As we have seen, cell motil­ity requires the devel­op­ment of a pro­trud­ing front and a retract­ing rear, namely a polar­i­sa­tion of cell shape. Most cells are unable to polarise in the absence of micro­tubules, point­ing to a cross-talk between the micro­tubule and the actin cytoskele­ton for the devel­op­ment of polar­ity.

The loss of polar­ity of fibrob­lasts when micro­tubules are dis­as­sem­bled by drugs like noco­da­zole is illus­trated in the fol­low­ing movie:

The effect of the micro­tubule inhibitor noco­da­zole on a gold­fish fibrob­last. Note the loss of polar­i­sa­tion of the cell fol­low­ing the depoly­meri­sa­tion of micro­tubules by this drug.

Live cell imag­ing has pro­vided com­pelling evi­dence about where the cross talk between micro­tubules and actin occurs, namely at the focal adhe­sions where the actin cytoskele­ton is linked via trans­mem­brane recep­tors to matrix lig­ands.

In video sequences of cells in which both micro­tubules and sub­strate adhe­sions were labelled with flu­o­res­cent probes a per­sis­tent inter­ac­tion was revealed between micro­tubules and sub­strate adhe­sion sites. Fish fibrob­lasts have proved a use­ful cell model for these stud­ies as they are thin and can be cul­ti­vated and viewed on the micro­scope at room tem­per­a­ture. The same inter­ac­tions between micro­tubules and adhe­sion sites have also been observed in other cell types.

Exam­ples of the directed growth of micro­tubules into adhe­sion foci (referred to as tar­get­ing) are pre­sented in the next three videos:

Tar­get­ing of sub­strate adhe­sions by micro­tubules. Video of a fish fibrob­last that was co-injected with Cy-3 tubu­lin and rho­damine vin­culin to ren­der both micro­tubules and sub­strate adhe­sions vis­i­ble in the same flu­o­res­cent chan­nel. Note that the micro­tubules grow towards the advanc­ing cell front. As they do so, some pass over, or into adhe­sion foci. (From Kave­rina et al., 1998)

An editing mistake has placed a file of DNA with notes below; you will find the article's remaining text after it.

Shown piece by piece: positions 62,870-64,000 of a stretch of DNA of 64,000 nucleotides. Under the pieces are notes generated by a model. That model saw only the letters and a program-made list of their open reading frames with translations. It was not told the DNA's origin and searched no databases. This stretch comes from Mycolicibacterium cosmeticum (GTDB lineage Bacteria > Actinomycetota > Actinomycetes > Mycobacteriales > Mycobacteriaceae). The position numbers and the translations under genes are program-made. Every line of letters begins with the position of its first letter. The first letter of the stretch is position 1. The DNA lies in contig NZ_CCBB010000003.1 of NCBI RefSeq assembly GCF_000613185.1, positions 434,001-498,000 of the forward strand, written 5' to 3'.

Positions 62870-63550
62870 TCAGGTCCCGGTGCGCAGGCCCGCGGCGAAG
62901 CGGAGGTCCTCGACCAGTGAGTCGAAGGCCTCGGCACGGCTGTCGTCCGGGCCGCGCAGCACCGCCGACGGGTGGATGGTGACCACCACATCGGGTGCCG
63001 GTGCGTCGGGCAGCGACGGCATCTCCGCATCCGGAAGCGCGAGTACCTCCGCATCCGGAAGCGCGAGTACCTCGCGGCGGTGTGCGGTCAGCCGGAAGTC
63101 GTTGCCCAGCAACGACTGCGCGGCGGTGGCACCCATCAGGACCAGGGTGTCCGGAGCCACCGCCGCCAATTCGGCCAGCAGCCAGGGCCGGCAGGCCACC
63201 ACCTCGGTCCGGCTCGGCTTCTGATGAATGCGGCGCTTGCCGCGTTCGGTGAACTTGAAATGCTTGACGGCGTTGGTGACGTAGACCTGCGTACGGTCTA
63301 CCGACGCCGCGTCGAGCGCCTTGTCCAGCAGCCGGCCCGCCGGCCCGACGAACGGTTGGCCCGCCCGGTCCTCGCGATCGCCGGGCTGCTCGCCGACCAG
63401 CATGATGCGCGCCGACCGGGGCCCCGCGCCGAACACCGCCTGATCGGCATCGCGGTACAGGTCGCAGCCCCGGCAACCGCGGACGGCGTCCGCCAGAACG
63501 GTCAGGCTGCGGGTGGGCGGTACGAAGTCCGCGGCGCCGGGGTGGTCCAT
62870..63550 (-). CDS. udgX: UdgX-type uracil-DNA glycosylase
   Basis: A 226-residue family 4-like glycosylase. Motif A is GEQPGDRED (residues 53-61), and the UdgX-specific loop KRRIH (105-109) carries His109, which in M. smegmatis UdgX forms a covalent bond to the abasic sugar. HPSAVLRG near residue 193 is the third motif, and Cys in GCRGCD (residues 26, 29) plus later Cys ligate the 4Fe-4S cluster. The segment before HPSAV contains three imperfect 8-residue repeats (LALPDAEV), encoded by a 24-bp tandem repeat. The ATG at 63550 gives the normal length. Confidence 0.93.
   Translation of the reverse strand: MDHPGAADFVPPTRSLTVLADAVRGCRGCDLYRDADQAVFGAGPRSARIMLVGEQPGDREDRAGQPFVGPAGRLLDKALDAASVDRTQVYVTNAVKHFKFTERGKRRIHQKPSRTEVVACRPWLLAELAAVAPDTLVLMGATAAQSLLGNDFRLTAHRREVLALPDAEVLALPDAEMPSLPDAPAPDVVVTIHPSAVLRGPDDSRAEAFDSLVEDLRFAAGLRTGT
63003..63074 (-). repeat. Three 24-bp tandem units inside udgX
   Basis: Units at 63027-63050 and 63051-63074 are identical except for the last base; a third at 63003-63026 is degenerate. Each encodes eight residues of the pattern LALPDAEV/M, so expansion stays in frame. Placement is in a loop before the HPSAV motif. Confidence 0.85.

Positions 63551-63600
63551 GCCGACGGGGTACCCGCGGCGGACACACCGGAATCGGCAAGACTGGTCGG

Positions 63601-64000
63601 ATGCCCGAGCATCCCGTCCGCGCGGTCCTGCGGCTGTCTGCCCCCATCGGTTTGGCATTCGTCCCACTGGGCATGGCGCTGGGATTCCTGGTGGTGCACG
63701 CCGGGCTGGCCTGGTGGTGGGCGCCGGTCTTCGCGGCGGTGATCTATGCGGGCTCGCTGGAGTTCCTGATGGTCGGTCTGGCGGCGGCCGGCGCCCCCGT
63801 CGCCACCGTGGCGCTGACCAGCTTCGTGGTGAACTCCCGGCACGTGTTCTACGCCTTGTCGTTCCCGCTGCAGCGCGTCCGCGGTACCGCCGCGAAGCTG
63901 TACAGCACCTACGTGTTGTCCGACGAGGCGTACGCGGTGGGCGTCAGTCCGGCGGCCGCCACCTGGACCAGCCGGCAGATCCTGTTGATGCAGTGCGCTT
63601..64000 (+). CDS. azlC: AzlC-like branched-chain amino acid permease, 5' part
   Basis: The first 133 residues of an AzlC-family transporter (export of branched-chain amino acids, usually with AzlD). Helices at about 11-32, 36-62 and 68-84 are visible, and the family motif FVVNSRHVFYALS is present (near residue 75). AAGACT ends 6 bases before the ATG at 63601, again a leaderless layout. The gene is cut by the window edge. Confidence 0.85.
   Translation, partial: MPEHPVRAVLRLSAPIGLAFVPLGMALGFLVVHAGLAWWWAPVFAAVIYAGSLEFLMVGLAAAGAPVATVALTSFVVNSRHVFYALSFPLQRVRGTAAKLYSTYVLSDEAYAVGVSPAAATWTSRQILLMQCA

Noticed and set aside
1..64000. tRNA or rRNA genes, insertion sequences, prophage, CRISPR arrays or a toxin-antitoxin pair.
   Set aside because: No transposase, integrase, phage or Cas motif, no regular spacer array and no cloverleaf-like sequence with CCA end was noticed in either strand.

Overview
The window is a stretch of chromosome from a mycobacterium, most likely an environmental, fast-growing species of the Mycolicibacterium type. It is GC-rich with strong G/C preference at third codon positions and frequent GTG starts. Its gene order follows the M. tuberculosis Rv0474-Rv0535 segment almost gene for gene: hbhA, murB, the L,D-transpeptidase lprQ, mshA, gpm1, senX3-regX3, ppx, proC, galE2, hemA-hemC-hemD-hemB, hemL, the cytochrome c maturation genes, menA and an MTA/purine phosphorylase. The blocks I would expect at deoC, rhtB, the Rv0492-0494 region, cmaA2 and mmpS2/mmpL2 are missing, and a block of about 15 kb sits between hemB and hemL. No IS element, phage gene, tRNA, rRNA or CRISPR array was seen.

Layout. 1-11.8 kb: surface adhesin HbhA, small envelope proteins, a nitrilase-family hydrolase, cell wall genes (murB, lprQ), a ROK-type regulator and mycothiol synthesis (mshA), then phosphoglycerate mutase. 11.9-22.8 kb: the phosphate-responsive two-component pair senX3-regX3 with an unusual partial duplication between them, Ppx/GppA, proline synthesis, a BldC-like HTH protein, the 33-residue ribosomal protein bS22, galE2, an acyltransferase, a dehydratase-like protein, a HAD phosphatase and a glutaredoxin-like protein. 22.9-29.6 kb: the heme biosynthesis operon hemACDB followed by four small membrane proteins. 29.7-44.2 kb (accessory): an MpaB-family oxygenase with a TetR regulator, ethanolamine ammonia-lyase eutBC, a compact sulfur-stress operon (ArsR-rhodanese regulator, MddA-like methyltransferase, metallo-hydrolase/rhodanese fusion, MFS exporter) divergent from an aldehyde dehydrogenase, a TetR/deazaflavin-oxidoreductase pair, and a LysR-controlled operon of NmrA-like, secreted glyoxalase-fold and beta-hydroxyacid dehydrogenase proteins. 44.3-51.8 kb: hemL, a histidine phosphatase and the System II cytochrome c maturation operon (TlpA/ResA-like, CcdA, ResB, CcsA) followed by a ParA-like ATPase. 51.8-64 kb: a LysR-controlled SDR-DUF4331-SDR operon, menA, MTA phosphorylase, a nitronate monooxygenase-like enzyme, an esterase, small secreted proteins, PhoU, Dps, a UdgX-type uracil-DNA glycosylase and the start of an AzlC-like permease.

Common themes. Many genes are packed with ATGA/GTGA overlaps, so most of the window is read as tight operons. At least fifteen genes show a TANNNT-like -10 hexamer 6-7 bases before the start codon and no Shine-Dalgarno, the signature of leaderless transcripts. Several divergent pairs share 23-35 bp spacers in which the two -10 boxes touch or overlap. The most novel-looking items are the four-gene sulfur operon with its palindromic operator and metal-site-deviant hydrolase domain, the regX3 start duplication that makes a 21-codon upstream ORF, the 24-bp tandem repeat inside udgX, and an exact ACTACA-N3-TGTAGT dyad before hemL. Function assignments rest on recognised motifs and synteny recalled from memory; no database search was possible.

Inset region of the pre­vi­ous movie, show­ing details of microtubule-adhesion site tar­get­ing inter­ac­tions. Three adhe­sion sites are num­bered (1,2,3). Note that the micro­tubules specf­i­cally tar­get the adhe­sion sites by grow­ing into them. In some cases, micro­tubules depoly­merise away from one adhe­sion site and are then redi­rected into another adhe­sion site. (From Kave­rina et al., 1998)

Video of a fish fibrob­last that was trans­fected with GFP-tubulin and Ds-Red zyxin (to label adhe­sion sites) and imaged alter­nately in the green and red flu­o­res­cent chan­nels. Microtubule-adhesion site tar­get­ing inter­ac­tions are cir­cled. (From Small et al., 2002)

Adhe­sion sites can expe­ri­ence mul­ti­ple tar­get­ing inter­ac­tions, either involv­ing sev­eral micro­tubules, repeated tar­get­ing by the same micro­tubule, or a com­bi­na­tion of these events. Micro­tubules can also with­draw from one adhe­sion and redi­rect their growth into another (see videos).

Related Pub­li­ca­tions

  • Kave­rina, I., Rot­tner, K., Small, J. V. (1998). Tar­get­ing, cap­ture, and sta­bi­liza­tion of micro­tubules at early focal adhe­sions. J. Cell Biol. 142, 181190. PDF
  • Small, J. V., Geiger, B., Kave­rina, I., Ber­shad­sky, A. (2002). How do micro­tubules guide migrat­ing cells? Nat. Rev. Mol. Cell Biol. 3, 957964. PDF